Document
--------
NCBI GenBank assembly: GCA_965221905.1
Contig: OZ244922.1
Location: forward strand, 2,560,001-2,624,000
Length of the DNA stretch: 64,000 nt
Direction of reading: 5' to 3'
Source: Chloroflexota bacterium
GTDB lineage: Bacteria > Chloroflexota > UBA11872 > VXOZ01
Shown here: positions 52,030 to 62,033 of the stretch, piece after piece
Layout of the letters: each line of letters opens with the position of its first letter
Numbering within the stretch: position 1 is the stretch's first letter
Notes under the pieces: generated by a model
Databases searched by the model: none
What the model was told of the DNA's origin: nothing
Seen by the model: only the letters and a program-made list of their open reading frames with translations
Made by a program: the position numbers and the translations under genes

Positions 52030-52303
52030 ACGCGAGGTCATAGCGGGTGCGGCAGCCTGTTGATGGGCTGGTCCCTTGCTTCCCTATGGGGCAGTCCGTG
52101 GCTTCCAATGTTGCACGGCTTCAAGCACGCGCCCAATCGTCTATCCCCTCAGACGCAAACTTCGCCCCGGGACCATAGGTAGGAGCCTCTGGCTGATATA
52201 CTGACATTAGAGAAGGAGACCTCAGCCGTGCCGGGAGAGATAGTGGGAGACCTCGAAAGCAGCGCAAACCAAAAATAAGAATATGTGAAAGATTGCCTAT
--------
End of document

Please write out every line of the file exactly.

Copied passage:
NCBI GenBank assembly: GCA_965221905.1
Contig: OZ244922.1
Location: forward strand, 2,560,001-2,624,000
Length of the DNA stretch: 64,000 nt
Direction of reading: 5' to 3'
Source: Chloroflexota bacterium
GTDB lineage: Bacteria > Chloroflexota > UBA11872 > VXOZ01
Shown here: positions 52,030 to 62,033 of the stretch, piece after piece
Layout of the letters: each line of letters opens with the position of its first letter
Numbering within the stretch: position 1 is the stretch's first letter
Notes under the pieces: generated by a model
Databases searched by the model: none
What the model was told of the DNA's origin: nothing
Seen by the model: only the letters and a program-made list of their open reading frames with translations
Made by a program: the position numbers and the translations under genes

Positions 52030-52303
52030 ACGCGAGGTCATAGCGGGTGCGGCAGCCTGTTGATGGGCTGGTCCCTTGCTTCCCTATGGGGCAGTCCGTG
52101 GCTTCCAATGTTGCACGGCTTCAAGCACGCGCCCAATCGTCTATCCCCTCAGACGCAAACTTCGCCCCGGGACCATAGGTAGGAGCCTCTGGCTGATATA
52201 CTGACATTAGAGAAGGAGACCTCAGCCGTGCCGGGAGAGATAGTGGGAGACCTCGAAAGCAGCGCAAACCAAAAATAAGAATATGTGAAAGATTGCCTAT